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Where Did the Trinity Come From? Video Lecture.

Here is the third of my three talks that I gave last year at Coral Gables Congregational Church in (suprise) Coral Gables, Florida, on my book, “How Jesus Became God.”   This lecture deals with one of the most important questions in Christian thinking:  where did the idea and doctrine of the Trinity come from?  Good question!  I try to answer it in this video.  Enjoy!

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Comments

  1. Liam Foley
    Liam Foley  September 2, 2016

    Excellent video!! Leads to so many questions! Here are just a few.

    Despite its claims to being a monotheistic religion can Christianity, in its historical way the faith has been lived out and practiced through the centuries, be considered a polytheistic faith in reality?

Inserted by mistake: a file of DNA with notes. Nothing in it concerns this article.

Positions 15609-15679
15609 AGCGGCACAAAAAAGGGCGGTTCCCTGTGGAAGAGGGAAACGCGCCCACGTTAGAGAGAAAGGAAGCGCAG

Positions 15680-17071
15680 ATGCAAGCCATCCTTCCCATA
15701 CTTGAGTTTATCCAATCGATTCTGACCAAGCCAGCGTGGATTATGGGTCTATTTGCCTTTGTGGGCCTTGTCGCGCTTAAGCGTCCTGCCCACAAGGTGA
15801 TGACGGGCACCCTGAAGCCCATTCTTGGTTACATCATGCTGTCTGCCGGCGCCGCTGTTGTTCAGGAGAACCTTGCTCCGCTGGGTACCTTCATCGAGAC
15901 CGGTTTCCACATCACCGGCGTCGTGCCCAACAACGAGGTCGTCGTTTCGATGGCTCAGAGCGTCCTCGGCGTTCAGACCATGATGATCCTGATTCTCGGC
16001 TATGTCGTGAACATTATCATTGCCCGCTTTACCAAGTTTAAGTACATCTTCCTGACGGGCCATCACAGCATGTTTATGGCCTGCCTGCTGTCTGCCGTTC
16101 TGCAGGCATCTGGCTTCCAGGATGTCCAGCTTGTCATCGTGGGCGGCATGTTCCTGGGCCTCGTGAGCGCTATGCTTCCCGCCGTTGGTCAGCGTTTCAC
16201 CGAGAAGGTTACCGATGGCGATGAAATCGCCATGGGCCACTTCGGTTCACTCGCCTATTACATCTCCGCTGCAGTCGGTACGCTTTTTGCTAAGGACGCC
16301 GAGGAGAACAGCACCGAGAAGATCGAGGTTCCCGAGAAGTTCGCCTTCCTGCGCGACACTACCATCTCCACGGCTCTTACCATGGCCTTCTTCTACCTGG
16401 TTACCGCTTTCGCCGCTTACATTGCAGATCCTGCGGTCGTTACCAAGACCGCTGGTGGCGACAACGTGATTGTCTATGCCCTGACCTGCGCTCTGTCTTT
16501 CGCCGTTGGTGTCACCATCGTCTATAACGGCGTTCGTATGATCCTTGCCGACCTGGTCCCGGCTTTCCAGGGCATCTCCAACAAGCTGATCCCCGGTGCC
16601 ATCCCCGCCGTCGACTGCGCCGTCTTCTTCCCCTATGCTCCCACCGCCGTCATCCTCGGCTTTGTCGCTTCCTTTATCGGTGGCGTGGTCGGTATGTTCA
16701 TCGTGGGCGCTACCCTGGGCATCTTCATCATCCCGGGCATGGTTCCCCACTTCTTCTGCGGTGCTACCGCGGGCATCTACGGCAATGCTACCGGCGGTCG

How much has science contributed to the decline of Christianity? Science can explain so much of what occurs in the natural world that people no longer look to a deity for those types of answers.

    Did the theology/doctrine of the Atonement play any role in the development of the theology/doctrine of the Trinity, or vice versa? It seems to me they are interdependent on one another.

    • Bart
      Bart  September 3, 2016

      1. Yes, outsiders have often thought that it was polytheistic. 2. Yes, the rise of the sciences led to a huge crisis of faith, especially starting in the 19th century. 3. I don’t know that the doctrine of the atonement affected the trinitarian debates, but maybe someone can correct me. The trinitarian debates certainly affected how [people understood the significance of Jesus’ death (since he was fully God)

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      • Liam Foley